Weirdly, the smell turns me on, rather than off – it's like a slow dance of death with a knife and fork. I'm talking about eating andouillette, an ancient French regional sausage made from the large intestines of the noble pig. Crisped under a grill and served with a smooth, velvety potato puree and a creamy mustard sauce, it's utter heaven on a plate. That's if you can get past the aggressive aroma of stale urine mixed with sweet spices and pork fat. Millions can't, but those who can are hooked for ever more.
I've been obsessed with this pissy, stinky snag for 30 years now. Once I'd read about it, I had to have it. My first was in a bistro opposite the railway station in Lyons, a city known as "the stomach" of France. It was milky, nutty, sweet, savoury, delicate and powerful. Back home, I studied andouillette and attempted to make my own. I bought pig's intestines, cleaning the long, snaking tubes of pig's innards by sending great whooshes of water through them that sprayed half the house and most of my wife with their smelly contents. It guaranteed that I would henceforth seek out those better qualified to do so.
Luckily, a group of French andouillette lovers formed the Association Amicale des Amateurs d'Andouillette Authentique (AAAAA) in 1988, to protect standards and to honour those establishments serving the true, original andouillette. The "Five A's" above a restaurant's doorway have always meant more to me than Michelin's "Three Stars". I have chased those little AAAAA's throughout Paris and across France, and most recently to Troyes, a crazy-beautiful little medieval town of cobble-stoned streets and gothic churches in the Champagne-Ardennes district, where the andouillette tradition remains strong.
There, I studied with andouillette master Christophe Thierry of Charcuterie Thierry, home of the finest artisanal andouillette since 1969. I learnt to cut the intestines into long strips and wind them into loops like skeins of wool, then thread them onto a little string and pull them with great sleight-of-hand into an intestine casing to create the pale, lumpen sausage of my dreams. It is this labyrinthine structure that virtually explodes onto the plate when the skin is pierced that is the sign of the true andouillette. For three days, I literally stuffed my own intestines with intestines at every meal, necessitating countless bottles of the local Champagne, Rose de Riceys, and beer.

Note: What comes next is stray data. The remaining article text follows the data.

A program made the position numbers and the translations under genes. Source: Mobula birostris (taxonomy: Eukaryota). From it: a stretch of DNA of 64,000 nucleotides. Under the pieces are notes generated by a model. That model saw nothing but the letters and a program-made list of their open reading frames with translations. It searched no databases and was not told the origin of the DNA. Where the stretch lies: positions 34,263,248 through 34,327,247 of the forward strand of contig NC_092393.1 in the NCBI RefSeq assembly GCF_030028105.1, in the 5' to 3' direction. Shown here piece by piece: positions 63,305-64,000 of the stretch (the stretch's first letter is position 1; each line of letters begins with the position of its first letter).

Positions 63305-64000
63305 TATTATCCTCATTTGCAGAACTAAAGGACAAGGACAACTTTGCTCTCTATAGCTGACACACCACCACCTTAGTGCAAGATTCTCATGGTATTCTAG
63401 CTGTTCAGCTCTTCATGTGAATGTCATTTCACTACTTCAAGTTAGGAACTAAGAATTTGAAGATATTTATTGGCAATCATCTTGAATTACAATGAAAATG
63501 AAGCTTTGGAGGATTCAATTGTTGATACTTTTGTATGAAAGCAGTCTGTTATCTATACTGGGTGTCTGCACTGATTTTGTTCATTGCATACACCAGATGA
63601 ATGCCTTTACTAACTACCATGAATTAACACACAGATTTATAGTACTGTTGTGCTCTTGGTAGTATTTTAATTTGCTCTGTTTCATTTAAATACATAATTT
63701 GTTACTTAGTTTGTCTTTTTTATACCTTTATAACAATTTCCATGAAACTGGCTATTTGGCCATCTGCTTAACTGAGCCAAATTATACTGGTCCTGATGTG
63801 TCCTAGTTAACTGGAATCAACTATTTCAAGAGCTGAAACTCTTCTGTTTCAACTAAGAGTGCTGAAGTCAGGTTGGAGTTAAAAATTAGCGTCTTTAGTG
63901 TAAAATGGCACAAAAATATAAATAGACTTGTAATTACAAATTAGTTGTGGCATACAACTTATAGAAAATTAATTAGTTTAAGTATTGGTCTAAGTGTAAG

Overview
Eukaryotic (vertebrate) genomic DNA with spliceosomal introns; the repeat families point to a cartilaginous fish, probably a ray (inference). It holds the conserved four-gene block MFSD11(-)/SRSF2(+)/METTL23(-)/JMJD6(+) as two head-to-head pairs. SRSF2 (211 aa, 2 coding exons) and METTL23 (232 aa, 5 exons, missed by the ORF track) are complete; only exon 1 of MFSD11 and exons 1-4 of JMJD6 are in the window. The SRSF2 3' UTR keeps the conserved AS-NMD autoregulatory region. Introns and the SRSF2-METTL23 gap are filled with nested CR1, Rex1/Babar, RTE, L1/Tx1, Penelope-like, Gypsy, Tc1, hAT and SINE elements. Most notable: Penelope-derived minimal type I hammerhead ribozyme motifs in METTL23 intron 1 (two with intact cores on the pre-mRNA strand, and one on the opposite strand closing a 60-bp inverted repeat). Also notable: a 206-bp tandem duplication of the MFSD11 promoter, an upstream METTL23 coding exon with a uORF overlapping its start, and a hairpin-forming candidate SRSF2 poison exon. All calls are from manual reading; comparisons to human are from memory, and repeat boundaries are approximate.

I fear for the future of the andouillette, however, because the people who love it and fight for it are disappearing. It belongs to another age, when respect, quality, tradition and pride meant more than celebrity and status; when the provinces of France were like different countries with their own cuisines and cultures, and when truly regional foods existed.
TIPS FOR SAUSAGE-SEEKERS
* Go to Paris and track down a genuine AAAAA-rated andouillette made by the renowned Christophe Thierry in Troyes. Try Racine, 8 Passage Panorama 2nd, and Le Verre Vole , 67 rue de Lancry, 10th.
* Take the train from Gare de L'Est in Paris and make the 90 minute trip to Troyes to check out where it all began. Worship at the shrine of Charcuterie Thierry, 73, avenue Gallieni, Sainte-Savine. Then go straight to Au Crieurs de Vin, a great little natural wine bar run by Jean-Michel Wilmes and Nicholas Vauthier at 4 Place Jean-Jaures, and order your andouillette. Die happy. See en.tourisme-troyes.com; aube-champagne.com.
* Can't get to France? In Melbourne try the excellent andouillette Parisienne with mustard sauce at France-Soir, 11 Toorak Rd, South Yarra. See france-soir.com.au